Everything You Need to Know About Email Signatures

Everything You Need to Know About Email Signatures

If you’re new to the idea of email signatures and need some help creating one, you’ve come to the right place. Today, we’ll be teaching all about what to use them for and how to design one.

You’ll learn what components should be in your email signature, what components you should steer clear of, and how to make the most of email signatures. Additionally, we’ll even recommend a free tool to help you on your way.

What should a good email signature contain?

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Having two corporate email signature block variations is a frequent practice in business communication. When sending fresh emails, you use the first version.

You utilize the second, simpler version when sending or replying to emails internally. Let’s start with the signature you can include in new emails to begin a business interaction online.

 New emails should have the following components in their email signatures:

  • both first and last names
  • title and division
  • phone number and email address
  • name and logo of the business
  • company’s physical location
  • links to official corporate accounts on social media platforms
  • disclaimer
  • banner (optional)

The best file formats for emails signatures

There is no need to limit your receivers’ access to certain types of material when you exchange links to images, videos, PDFs, spreadsheets, or presentations. Simply encode the content into common formats rather than requiring your audience to convert it into strange proprietary ones. The following popular file types are supported: jpg, gif, png, BMP, tif, pdf, doc, xls, ppt, csv, and swf.

However, all platforms do not support several file types, particularly video codecs. Consult the documentation for your platform if you want to attach audio recordings, movie trailers, or other comparable content. Also, keep in mind that some platforms need to install additional software before seeing non-image content.

The do’s and don’ts of a second email signature

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Do: Make it social

Social media is a crucial component of the marketing mix. To connect social and email, you should employ personalized email signature styles. First, offer recipients a sample of your material by including a recent Tweet or a blog post excerpt under your signature (the entire post won’t fit). Add a social media icon after that so users can quickly follow or share.

Don’t: Don’t overcrowd it

It serves no purpose to include your autobiography in an email signature. Your potential clients will become disinterested if you overcrowd your signature with links and data. Additionally, it is quite unlikely that anyone will ever open an endless list of URLs.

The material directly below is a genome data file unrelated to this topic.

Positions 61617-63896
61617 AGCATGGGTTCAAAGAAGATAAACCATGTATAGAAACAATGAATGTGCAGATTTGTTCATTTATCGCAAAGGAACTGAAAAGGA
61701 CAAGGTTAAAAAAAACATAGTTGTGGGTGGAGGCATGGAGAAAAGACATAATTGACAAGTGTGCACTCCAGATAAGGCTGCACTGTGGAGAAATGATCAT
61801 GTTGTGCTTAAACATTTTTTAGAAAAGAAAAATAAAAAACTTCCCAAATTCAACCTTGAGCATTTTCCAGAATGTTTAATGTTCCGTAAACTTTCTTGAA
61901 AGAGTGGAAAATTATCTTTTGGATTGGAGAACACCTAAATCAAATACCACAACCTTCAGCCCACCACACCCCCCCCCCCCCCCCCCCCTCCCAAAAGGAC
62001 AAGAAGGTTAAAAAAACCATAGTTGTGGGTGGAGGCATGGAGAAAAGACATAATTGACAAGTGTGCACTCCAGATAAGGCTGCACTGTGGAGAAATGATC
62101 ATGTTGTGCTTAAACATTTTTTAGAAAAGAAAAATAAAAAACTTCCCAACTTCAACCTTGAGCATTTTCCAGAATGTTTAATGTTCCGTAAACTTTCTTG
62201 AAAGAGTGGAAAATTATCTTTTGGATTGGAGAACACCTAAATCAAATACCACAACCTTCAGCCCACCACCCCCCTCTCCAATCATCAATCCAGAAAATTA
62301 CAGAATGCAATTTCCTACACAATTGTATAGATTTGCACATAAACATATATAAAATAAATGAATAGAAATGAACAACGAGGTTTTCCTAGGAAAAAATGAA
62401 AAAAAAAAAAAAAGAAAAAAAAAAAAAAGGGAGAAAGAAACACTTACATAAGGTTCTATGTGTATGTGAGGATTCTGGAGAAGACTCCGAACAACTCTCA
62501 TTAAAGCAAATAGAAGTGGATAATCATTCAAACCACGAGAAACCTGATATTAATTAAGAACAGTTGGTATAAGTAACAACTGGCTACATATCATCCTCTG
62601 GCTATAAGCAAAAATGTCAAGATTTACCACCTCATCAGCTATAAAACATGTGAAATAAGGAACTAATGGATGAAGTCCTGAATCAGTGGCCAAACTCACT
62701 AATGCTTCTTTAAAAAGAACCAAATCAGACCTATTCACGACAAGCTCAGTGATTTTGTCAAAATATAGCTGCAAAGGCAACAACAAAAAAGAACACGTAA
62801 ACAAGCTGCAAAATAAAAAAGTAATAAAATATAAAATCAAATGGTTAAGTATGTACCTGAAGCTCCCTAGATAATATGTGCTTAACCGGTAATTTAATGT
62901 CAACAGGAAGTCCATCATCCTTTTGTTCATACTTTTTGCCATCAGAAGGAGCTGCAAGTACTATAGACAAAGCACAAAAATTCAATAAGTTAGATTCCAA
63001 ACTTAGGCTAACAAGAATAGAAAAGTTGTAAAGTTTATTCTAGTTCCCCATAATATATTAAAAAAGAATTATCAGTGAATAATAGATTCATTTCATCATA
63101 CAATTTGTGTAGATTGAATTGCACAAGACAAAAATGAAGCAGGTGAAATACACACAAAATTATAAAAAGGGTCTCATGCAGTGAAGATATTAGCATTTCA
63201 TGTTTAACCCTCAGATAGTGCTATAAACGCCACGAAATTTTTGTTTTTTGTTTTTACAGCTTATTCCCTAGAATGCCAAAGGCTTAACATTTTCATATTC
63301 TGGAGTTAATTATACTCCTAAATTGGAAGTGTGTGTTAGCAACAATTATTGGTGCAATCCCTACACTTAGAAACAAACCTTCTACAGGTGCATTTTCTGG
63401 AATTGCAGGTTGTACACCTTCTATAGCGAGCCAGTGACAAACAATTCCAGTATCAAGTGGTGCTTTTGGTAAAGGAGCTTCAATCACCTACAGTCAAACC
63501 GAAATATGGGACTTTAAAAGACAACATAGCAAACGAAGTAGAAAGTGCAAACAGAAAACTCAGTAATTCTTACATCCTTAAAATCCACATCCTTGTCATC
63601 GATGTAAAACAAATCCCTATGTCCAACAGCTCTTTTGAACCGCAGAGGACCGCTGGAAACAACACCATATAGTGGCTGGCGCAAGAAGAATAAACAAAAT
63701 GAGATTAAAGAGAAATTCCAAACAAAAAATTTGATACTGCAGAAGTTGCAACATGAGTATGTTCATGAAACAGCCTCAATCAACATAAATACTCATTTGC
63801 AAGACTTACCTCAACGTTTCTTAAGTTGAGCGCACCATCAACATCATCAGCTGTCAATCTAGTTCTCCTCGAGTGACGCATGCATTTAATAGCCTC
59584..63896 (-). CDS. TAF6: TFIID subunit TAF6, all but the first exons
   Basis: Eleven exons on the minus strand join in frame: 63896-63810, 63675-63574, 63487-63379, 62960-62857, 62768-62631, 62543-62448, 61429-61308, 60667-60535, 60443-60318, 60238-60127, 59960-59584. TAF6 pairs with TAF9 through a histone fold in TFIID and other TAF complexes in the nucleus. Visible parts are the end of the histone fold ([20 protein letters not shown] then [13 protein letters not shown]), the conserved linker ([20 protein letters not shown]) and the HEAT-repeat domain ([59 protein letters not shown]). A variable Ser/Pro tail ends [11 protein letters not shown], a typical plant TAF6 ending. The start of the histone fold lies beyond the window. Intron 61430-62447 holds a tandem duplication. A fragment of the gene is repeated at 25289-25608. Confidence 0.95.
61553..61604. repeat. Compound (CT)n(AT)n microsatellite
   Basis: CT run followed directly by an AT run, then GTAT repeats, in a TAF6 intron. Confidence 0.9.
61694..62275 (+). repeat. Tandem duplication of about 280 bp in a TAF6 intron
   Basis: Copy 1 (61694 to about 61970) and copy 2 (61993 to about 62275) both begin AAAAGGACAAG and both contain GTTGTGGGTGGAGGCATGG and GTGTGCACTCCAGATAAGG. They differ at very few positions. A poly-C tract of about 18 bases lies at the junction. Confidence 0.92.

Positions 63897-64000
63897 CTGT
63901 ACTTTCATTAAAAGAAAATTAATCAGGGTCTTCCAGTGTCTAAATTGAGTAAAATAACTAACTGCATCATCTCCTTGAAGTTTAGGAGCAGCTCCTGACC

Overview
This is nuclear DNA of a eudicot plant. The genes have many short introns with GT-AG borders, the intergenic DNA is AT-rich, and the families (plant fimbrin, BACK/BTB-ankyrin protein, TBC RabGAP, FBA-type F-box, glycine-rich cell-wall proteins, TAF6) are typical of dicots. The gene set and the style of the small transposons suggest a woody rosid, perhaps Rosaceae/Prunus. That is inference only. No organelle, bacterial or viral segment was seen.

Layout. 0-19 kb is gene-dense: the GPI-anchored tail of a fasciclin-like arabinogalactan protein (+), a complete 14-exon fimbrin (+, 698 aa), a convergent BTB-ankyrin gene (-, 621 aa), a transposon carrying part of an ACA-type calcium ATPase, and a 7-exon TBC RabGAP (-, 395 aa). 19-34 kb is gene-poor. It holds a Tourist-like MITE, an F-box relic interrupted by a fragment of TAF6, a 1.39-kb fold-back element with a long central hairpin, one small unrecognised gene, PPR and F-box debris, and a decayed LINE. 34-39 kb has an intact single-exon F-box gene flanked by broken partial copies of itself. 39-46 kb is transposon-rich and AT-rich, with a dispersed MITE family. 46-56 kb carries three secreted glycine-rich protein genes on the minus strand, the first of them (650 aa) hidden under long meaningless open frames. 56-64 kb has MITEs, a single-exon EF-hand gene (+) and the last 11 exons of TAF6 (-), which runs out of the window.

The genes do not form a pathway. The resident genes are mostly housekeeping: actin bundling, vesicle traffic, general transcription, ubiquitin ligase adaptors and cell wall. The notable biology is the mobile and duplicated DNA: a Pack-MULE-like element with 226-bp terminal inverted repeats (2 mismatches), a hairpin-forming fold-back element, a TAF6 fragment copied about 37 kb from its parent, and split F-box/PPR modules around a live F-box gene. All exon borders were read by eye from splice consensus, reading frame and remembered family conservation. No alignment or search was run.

Do: Be consistent

Your email signature should match the visual branding used throughout your entire business. Consider adding a staff photo (again, as a link to an external file), a little corporate logo, or just some color derived from your visual identification (but don’t go overboard).

Don’t: Use animation

With great caution, use animation in email signatures. Not all email clients can play embedded videos or animated GIFs. For instance, due to the functionality of the email editor, animated GIFs do not function in all versions of Outlook.

You can never be certain that the animation you include will be visible to your audience. This implies that the animation or video will crash.

Do: Use a professional headshot or logo

Another suggestion for making a lasting impression is to use a headshot as opposed to a selfie. Try to project a professional image in the photo by dressing formally, maintaining a tidy appearance, gazing straight into the lens, and posing against a plain background. The logo works the same way if you wish to speak more on the company’s behalf rather than your own.

Don’t: Use too many colors or fonts

Nowadays, minimalism is chic. Do not use your email signature as a showcase for your graphic design abilities; rather, treat it as a signature. Use a minimal number of colors and just one typeface style to avoid unduly complicating the design.

Consider drawing inspiration from the hues of your brand as a pro tip. This will make it simpler for people to recognize your brand since consistency is important, as we all know.

It adds a lovely touch of uniformity when the email and signature are written in the same typeface. Pick a font style and size that are simple to read (e.g., Arial, Calibri, Tahoma, Verdana, Gill Sans, and a few others).

What to use to create an email signature

There are plenty of email signature tools out there, and you can even hire a graphic designer to create one for you. Still, in our opinion, HubSpot’s completely free email signature template is the best way to go for beginners.

Final Thoughts

You are now aware of the key factors to take into account while creating your email signatures. You can create email footers that are more expert, educational, and appealing by using them as a model. Additionally, they can support your sales efforts.

Ivana Banic
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